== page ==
Chums By Simon Kuper – How A Tiny Caste Of Oxford Tories Took Over The UK

In early 1983, as a diffident grammar school boy, I sat in a centuries old sitting room, beside a burbling open fire, enduring an interview for a place to study English at Oriel College, Oxford. I was muttering something about Shakespeare.

“You talk of Anthony and Cleopatra in a detached manner, Mr Jones,” said the languid interviewer. “Tell me, would you die for love?”

I didn’t get in.

At this point my fate diverged from that of the people who populate the pages of Chums, young men and women, mostly men, who attended Oxford in the 1980s and then went on to top jobs in government. Author, Simon Kuper, who was an Oxford undergraduate at that time, describes the background of these people, and how their university years influenced later careers.

The picture portrayed is not a pretty one. In many ways what happened to those youngsters during the 1980s haunts us now in the 2020s.

First, there’s the interesting historical background of the time, which tended to push forward entitled youths from a privileged background. The 1980s marked a reversal of the general trend to a more egalitarian society, which had been gathering pace from the 1940s to the 1970s. In 1979, British income inequality reached its lowest point ever recorded. Then Margaret Thatcher came along. Following the economic privations of the 70s, inequality widened again, the upper classes regained confidence, and started indulging in romantic fantasies about a lost Britain. Fittingly, a 1981 television production of Evelyn Waugh’s Brideshead Revisited was very popular. Young Jacob Rees Mogg, who was to enter Oxford’s Trinity College in the late 80s, even took to dressing up as an Edwardian gentleman.

This was the atmosphere into which Etonian Boris Johnson arrived at Oxford in 1983, the same year I was there for my interview. After getting accepted, Johnson and others like him spent their university years honing peculiarly British political skills, which involved treating politics as a game. The Oxford Union debating society is set up like the House of Commons chamber, though Union debates never result in real policies with real consequences. When not fantasy debating, the youngsters would have fun trying to get themselves elected to the few administrative positions on offer at the Union.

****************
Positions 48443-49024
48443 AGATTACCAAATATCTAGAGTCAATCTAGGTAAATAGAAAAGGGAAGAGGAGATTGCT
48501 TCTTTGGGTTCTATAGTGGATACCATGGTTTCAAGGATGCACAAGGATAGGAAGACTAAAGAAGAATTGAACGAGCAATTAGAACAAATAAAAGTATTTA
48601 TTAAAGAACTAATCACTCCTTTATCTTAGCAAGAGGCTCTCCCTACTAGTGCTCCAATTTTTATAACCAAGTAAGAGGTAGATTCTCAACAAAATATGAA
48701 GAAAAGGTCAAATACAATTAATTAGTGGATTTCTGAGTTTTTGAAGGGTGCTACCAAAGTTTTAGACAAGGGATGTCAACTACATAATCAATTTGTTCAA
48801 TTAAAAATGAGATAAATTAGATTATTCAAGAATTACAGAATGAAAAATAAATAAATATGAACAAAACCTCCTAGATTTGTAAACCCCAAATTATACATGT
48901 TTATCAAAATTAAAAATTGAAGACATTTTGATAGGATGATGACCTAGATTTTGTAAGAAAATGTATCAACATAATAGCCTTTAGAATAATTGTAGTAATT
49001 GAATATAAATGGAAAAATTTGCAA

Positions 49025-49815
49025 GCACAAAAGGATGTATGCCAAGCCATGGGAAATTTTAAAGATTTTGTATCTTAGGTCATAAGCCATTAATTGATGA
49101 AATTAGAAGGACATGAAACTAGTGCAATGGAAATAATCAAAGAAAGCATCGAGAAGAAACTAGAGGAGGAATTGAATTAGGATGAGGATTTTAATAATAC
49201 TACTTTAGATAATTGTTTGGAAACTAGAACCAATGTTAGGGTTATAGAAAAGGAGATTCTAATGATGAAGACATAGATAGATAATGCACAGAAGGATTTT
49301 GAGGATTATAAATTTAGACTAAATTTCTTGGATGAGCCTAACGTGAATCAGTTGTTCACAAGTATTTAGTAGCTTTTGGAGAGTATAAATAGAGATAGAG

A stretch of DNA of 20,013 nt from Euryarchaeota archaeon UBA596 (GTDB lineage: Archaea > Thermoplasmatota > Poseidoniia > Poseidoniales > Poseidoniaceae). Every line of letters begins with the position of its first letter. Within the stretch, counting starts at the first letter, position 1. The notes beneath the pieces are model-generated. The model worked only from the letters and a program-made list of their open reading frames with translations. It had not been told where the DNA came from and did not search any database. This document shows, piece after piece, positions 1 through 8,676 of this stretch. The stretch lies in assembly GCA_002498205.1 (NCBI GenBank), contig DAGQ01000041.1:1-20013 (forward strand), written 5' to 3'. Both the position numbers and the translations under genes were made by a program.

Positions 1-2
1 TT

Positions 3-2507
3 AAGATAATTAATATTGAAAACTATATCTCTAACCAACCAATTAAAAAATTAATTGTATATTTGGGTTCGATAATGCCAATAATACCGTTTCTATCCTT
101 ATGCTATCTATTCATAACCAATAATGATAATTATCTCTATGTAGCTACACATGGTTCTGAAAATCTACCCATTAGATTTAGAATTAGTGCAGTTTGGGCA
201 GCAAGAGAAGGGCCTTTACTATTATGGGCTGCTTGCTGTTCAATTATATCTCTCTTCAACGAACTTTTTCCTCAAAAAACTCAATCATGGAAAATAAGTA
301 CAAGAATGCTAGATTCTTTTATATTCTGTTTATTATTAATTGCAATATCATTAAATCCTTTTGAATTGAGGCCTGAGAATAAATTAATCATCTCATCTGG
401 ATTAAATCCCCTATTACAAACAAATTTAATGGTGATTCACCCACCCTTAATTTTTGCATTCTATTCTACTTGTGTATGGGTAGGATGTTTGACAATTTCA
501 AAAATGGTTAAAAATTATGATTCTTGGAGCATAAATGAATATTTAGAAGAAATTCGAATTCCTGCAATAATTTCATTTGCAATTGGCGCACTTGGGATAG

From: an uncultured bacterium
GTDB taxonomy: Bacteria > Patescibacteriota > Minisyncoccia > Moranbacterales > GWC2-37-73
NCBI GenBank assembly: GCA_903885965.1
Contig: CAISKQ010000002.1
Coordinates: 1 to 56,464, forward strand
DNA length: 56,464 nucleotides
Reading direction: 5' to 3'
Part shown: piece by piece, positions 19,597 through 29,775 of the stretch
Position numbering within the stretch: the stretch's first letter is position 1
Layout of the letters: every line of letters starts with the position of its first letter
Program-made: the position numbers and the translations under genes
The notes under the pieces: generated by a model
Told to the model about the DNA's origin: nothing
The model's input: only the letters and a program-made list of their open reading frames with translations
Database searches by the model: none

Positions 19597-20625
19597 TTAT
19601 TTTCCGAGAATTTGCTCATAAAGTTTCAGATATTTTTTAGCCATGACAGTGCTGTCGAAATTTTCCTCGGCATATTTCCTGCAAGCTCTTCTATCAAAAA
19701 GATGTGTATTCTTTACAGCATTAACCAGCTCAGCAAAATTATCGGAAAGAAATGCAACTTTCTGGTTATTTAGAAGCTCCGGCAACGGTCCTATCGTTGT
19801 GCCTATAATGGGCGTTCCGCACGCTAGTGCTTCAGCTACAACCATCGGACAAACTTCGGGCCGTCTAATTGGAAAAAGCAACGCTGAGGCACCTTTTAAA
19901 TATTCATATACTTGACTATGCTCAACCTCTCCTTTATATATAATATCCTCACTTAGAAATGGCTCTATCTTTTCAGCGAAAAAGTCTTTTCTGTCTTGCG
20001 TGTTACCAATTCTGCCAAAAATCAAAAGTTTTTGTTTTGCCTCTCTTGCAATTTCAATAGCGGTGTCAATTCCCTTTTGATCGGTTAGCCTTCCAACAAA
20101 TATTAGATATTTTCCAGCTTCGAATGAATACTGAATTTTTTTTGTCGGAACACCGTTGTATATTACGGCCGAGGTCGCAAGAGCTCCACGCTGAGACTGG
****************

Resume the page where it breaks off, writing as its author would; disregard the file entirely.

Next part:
Many then took the idea of politics as a game into their subsequent parliamentary careers. Some commentators, like the academic George Steiner for example, feel that historically, a traditional lack of political seriousness has acted in a positive way, as a protection against extremism in Britain. On the other hand a lack of seriousness, and often basic administrative competence, can have disastrous consequences when something like a pandemic comes along. Then it is people who learnt their trade many years before amongst jolly japes of the Oxford Union, who have to coordinate a complex, society-wide response.

And that’s the overriding feeling of Chums – of people who have led protected lives, bringing about very painful and real consequences through their carelessness.

From a personal point of view, I think back to that interview and that rejection. The young men and women who got through tended to see themselves as chosen. Ironically, the story of Chums shows people caught up in the patterns of their time. They are not special – they are just living the lives that their history makes for them. And the special place they entered – well that’s riven by a constantly churning sense of who’s in or out. When those Oxford boys grew up, one set – Johnson, Gove and Cummings – supported leaving the EU, primarily as a means of taking revenge on another set – David Cameron’s remain Oxford boys, for a perceived sense of exclusion from the golden circle. The leavers, using their own frustrations as a starting point, played on that too common feeling amongst people in general that someone else has the power and prestige. Game players like Boris Johnson, imbued with fantasy visions of Britain’s past, messed around with the fire of nationalist sentiment, simply to further their ridiculous desire to climb the greasy pole as an end in itself. It was all part of a game, which had disastrous real world consequences, when a system of international cooperation which, as Kuper points out, had brought unprecedented prosperity to Britain, was torn apart.

There’s nothing very golden about the golden circle of the British establishment. I don’t know if it even exists when most of those in it seem to act out of a bitterness that they are supposedly excluded. That’s how I felt getting to the end of Chums. As I have long suspected, thinking in terms of whether you are in or out is not healthy. You are where you are, and it’s best to make that the place where you are meant to be.

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